Few days ago the news of a ‘global’ ocean
that lies beneath the icy crust of Saturn’s geologically active moon Enceladus went viral. The image showed plumes originating from the south pole of the icy moon, capturing a very clear signature of small ice particles.
The picture was taken by Cassini ten years ago, in November 2005.
NASA/JPL-Caltech/Space Science Institute
Looking at the stunning discovery by NASA’s Cassini mission, we bring to you some other amazing pictures of the latest moon Cassini visited – Dione.
1. The Methane Painting.
This Stunning Image of Saturn with Dione in the front was taken in May 2015 and released by NASA few weeks back. Titled as ‘The Methane Painting
‘ NASA gave a very basic explanation for this pictorial master-stroke, they said:
“Why does Saturn look like it’s been painted with a dark brush in this infrared image, but Dione looks untouched? The answer is methane. This image was taken in a wavelength that is absorbed by methane. Dark areas seen here on Saturn are regions with thicker clouds, where light has to travel through more methane on its way into and back out of the atmosphere. Since Dione (698 miles or 1,123 kilometers across) doesn’t have an atmosphere rich in methane the way Saturn does, it does not experience similar absorption — the sunlight simply bounces off its icy surface.”
2. Entranced by a Transit.
Again a picture of Saturn’s moon Dione, this picture was taken from approximately 2.3 million kilometres away. NASA explains that the transit plays an important role in astronomy and can be used to study the orbits of the planets both in our solar system and that in others. This picture was taken by Cassini spacecraft narrow-angle camera on
May 21, 2015.
3. Cassini fly-by over Dione
This stunning close-up of Saturn’s moon Dione
was one of the last pictures of the moon that Cassini took earlier this year. Though not the closest image of Dione that was taken by Cassini, this picture provides a view of the moon with a diagonal line near upper left, which is the rings of Saturn, in the distance. This picture was taken on June 16, 2015.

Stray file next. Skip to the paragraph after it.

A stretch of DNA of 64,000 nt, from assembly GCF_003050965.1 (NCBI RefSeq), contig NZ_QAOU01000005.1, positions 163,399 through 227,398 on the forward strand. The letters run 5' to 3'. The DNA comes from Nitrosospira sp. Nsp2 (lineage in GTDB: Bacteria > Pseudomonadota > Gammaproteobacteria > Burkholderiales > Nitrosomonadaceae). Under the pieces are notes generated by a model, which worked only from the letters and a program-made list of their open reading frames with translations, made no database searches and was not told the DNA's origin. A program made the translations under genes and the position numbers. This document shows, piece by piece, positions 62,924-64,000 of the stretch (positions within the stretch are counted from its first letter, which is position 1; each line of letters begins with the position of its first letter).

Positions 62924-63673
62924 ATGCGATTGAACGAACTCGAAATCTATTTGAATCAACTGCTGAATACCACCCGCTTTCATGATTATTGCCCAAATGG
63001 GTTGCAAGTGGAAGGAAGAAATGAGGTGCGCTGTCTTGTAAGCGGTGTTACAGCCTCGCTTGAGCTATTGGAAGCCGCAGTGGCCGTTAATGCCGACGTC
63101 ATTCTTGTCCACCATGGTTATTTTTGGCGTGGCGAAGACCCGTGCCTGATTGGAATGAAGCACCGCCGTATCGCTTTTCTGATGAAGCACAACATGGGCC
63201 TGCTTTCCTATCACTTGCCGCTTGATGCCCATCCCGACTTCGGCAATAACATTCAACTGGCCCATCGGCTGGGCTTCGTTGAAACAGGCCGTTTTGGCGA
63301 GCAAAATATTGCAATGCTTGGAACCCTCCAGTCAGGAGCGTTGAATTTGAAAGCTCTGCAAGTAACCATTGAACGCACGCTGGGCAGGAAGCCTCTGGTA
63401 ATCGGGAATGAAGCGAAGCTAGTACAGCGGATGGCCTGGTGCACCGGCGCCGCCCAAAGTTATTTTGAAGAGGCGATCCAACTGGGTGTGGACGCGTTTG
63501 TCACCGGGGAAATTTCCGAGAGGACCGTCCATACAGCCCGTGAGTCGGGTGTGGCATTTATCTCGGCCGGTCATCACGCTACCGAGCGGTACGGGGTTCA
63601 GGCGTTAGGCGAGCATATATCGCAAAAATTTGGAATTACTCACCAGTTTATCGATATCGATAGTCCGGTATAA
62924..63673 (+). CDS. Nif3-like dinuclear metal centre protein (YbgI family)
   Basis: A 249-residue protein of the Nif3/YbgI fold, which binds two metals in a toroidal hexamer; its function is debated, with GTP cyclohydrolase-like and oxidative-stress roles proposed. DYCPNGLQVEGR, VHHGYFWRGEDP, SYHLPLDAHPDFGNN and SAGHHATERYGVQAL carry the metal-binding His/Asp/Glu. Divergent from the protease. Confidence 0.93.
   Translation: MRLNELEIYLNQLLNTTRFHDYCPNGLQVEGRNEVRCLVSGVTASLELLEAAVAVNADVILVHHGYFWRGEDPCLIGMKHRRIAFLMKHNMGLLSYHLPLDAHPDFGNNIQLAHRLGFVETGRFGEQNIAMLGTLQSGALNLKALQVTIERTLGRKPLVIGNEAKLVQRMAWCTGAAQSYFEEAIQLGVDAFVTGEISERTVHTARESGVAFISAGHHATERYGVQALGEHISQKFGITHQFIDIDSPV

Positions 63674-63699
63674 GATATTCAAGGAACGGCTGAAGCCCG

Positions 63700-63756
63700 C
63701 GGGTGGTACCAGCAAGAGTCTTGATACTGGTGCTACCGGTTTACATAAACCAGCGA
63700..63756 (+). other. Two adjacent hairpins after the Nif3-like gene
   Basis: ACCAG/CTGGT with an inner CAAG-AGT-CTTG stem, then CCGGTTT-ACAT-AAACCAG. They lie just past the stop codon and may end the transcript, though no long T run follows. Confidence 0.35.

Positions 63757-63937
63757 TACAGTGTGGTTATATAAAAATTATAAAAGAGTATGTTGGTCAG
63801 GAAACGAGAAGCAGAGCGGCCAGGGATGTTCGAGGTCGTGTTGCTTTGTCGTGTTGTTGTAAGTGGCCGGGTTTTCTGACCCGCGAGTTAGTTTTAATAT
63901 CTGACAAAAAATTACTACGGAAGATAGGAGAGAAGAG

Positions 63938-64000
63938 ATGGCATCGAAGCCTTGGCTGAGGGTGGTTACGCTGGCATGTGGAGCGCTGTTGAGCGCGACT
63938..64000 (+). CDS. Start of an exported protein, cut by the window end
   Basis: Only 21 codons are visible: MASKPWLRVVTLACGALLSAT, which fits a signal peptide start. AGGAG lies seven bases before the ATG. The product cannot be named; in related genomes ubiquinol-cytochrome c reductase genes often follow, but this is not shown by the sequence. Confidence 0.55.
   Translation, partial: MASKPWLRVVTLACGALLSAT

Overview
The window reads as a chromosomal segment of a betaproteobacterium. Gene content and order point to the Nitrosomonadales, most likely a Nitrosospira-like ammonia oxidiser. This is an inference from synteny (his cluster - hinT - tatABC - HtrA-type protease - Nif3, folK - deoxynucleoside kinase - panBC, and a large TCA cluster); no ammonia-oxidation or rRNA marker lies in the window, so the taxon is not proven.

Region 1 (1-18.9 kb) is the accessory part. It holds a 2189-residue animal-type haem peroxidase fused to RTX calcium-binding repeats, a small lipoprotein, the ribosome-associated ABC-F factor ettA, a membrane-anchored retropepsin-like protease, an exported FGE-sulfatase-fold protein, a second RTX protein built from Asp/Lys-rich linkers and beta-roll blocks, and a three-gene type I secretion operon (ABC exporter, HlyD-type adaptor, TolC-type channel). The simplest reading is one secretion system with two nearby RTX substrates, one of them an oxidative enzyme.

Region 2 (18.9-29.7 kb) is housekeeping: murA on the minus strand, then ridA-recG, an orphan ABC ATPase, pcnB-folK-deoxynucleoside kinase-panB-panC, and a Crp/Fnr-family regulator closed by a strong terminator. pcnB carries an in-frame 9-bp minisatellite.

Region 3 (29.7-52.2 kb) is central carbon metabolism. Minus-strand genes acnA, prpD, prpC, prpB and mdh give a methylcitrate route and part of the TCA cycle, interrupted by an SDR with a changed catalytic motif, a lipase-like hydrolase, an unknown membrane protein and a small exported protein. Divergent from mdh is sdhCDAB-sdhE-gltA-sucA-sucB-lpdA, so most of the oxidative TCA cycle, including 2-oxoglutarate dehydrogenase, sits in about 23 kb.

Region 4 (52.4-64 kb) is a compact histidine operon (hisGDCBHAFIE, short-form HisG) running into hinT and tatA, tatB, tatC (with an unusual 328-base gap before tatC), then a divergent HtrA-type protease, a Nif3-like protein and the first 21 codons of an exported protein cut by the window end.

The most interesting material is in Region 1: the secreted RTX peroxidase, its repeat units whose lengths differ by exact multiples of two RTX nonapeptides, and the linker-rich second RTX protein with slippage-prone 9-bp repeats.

4. Dione up close and personal
While the above was not the closest picture of Dione, Cassini on August 17, 2015
took this stunning full image of Saturn’s icy moon with the giant planet Saturn and its rings in the background. This was taken just prior to the mission’s final close approach to the moon.
5. Infrared Saturn
An infrared filter was used to capture this unusual picture of Saturn on May 25, 2015. The scientists use infrared images to determine the location of clouds in the planet’s atmosphere. According to NASA
, Cassini’s wide-angle camera used a filter which is especially sensitive to infrared wavelengths that are absorbed by methane. Methane is not a major component of Saturn’s atmosphere, but enough of it is present to make a difference in how much light is reflected by different clouds.
6. Mother Tethys and Daughter Dione
This picture of Saturn’s two moons Tethys and Dione
was taken on taken April 4, 2015. While Dione, in this image, is the upper moon, Tethys is the lower. Quoting the Greek mythology where Dione is called the daughter of Tethys, NASA said that one should ‘not be surprised to see the two eponymous moons together’, but then stated the scientific reality. They pointed out that Tethys (660 miles or 1062 kilometers across) and Dione (698 miles or 1123 kilometers across) are not like mother and daughter but more like sisters since scientists believe that they formed out of the same disk around an early Saturn.